ALBERT LEA, Minn. – Having a yellow truck has its advantages when showing at the Shell Rotella SuperRigs event.
Ontario owner-operator Mike Wilkinson said his yellow 2020 Kenworth, only one of three yellow trucks showing at this year’s event, has a good chance of being selected for the SuperRigs annual calendar.
“I wanted to do the Shell show, and with Shell being a yellow color, they have to put one yellow truck in the calendar every year,” said Wilkinson.
For Wilkinson, though, coming down to a show like SuperRigs is less about the competition and more about hooking up with old friends and meeting new people along the way.
“I love going to the U.S. show circuit because I’ve met so many awesome people,” said Wilkinson. “It’s the comradery of meeting new friends and hanging out with old friends.”
It was these friends who encouraged Wilkinson to come to SuperRigs at Trail’s Travel Center and attend other shows when he could.
“I met some American friends who travel the circuit, and I found out they were doing a few shows,” he said. “(My truck’s) new so it’s hard to compete…there’s no miles on it, but I have my subtle little things I’m trying to do to it to make it different.”
Wilkinson has been hitting the show circuit for a while now, mostly with his previous truck, a 2005 379 Peterbilt, also yellow in color.
But faced with the reality of having to spend around $100,000 on an engine rebuild and paint job, Wilkinson took the plunge and bought a new truck.
Though he says it doesn’t have the same power as his Pete, the vastly improved driver comforts make it perfect for the 25-year driving veteran.
“I’m not getting any younger, so this has all the amenities,” said Wilkinson. “A lot of little things…creature comforts for me are a big thing now.”
He even has a cheeky name for his new rig – Miss Beehaving.
“Originally it was supposed to be Miss Beehaved,” said Wilkinson. “But I said to my wife I can’t name it that because I don’t want you to think I’ve stopped misbehaving.”
Since purchasing the truck, Wilkinson has tallied only 49,000 km, which proved a challenge when being judged at SuperRigs.
“I can compete in the working truck (category) but the problem is I have to get the miles on my truck first to be able to say it’s a working truck,” he said.
At SuperRigs, trucks are put into two main categories – working or show trucks. After reading a submission from Wilkinson explaining his low mileage, judges ultimately placed him in the limited-mileage working truck category, which puts him up against some stiff competition at the show.
Attention to detail is vital in a truck competition, and Wilkinson does not lack effort in this area.
For example, he has learned from other competitors about a practice called clocking your tires, where your valve stems are placed at the bottom of the tire and name of the tire at the top.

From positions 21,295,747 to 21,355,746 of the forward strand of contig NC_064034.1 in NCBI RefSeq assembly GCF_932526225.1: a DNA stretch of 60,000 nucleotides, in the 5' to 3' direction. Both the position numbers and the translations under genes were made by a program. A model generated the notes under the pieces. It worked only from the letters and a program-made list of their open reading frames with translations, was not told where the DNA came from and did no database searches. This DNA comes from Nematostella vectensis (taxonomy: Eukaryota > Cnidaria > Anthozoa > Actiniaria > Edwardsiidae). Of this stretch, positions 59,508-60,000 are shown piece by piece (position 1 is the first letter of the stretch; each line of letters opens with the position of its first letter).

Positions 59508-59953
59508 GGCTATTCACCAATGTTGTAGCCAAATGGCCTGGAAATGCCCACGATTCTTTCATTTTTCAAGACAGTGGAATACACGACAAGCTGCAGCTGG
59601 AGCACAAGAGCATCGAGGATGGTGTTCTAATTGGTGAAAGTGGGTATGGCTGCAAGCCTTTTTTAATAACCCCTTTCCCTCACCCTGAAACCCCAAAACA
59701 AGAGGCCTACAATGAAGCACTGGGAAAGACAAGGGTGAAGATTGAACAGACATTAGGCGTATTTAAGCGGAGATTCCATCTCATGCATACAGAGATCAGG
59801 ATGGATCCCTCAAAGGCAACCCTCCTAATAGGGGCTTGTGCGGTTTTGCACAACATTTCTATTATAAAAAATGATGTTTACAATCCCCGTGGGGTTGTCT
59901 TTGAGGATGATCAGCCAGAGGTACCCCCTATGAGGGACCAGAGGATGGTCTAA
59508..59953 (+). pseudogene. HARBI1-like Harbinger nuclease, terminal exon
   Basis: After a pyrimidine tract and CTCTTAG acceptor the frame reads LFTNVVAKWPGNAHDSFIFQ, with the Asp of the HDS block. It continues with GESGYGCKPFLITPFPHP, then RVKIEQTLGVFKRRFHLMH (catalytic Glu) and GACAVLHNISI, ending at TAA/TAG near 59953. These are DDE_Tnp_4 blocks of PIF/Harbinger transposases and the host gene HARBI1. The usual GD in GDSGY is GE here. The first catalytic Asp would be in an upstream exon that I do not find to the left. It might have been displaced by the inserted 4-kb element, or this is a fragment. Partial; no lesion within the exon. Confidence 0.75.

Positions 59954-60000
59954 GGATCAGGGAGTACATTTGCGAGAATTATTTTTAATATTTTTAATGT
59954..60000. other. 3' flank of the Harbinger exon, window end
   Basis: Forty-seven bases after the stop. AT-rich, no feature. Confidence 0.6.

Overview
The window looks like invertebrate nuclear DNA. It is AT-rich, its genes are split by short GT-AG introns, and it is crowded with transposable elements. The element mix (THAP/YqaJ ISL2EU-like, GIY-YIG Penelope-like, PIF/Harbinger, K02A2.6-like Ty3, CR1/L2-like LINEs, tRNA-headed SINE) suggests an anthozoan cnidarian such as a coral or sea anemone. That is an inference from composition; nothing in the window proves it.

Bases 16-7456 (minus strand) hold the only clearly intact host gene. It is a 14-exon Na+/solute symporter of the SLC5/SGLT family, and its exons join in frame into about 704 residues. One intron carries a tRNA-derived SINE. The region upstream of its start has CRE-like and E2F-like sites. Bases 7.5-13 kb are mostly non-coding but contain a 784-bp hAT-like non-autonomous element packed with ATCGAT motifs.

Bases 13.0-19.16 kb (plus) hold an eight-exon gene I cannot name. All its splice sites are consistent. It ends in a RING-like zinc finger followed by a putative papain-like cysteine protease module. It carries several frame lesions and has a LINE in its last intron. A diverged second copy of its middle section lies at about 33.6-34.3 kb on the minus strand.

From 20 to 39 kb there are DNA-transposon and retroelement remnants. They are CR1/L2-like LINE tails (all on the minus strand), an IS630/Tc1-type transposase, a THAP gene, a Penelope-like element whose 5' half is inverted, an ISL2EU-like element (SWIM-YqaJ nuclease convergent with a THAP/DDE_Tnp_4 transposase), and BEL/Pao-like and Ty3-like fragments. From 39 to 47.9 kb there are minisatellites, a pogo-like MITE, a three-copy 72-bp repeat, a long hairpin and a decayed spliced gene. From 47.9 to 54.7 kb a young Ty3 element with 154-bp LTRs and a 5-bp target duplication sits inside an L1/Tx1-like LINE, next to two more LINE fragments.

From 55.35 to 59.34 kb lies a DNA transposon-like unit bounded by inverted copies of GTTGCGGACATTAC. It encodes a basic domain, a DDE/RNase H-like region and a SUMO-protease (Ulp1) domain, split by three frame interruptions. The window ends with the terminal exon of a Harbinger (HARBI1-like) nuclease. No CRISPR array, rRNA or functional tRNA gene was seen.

“It’s the little things,” he said. “I don’t compete on the show circuit like others do, but I’ve learned from them that that’s what they do.”
Some upgrades Wilkinson has had done to his truck in the short time he has had it include adding a custom made visor, a new bumper, a custom built headache rack (where Miss Beehaving is lasered), a new deck plate, bracket work for his fenders, and a T-light bar in the rear made to his liking.
All of this comes at a cost, particularly for a driver who just purchased a new truck that comes with new payments.
“It takes time and money,” admitted Wilkinson. “And I’m a single truck driver with a family I’m trying to take care of and help. The wheels have to keep turning. And I think the office might be getting a little frustrated that I like a little of that time off. They know that’s my thing and I only do a few shows.”
At the age of 44, Wilkinson is a proud grandfather, though he looks nothing like someone who would hold such a title.
He is leased to haul for Floyd Gibbons Trucking out of Wallenstein, Ont., and has been with the company for around four years.
Next up for Wilkinson is a show in Wisconsin early August, where he hopes to show Miss Beehaving for the final time this season before getting his nose back to the grindstone. The show is close to his polisher, who is based in the state, and also encouraged him to attend SuperRigs.
“This is probably one of the best shows I’ve ever been to,” said Wilkinson. “I’d love to see a show like this come to Canada. If Shell Rotella with SuperRigs would come to Ontario it would be awesome.”
Mike Wilkinson and Miss Beehaving at Shell Rotella SuperRigs in Albert Lea, Minn.
A university graduate with a degree in English, I have worked in the media industry as an editor, reporter and now as editor of Truck West. I have several years of management experience in journalism, as well as hospitality, but am first and foremost a writer, both professionally and in my personal life, having completed two fiction novels.
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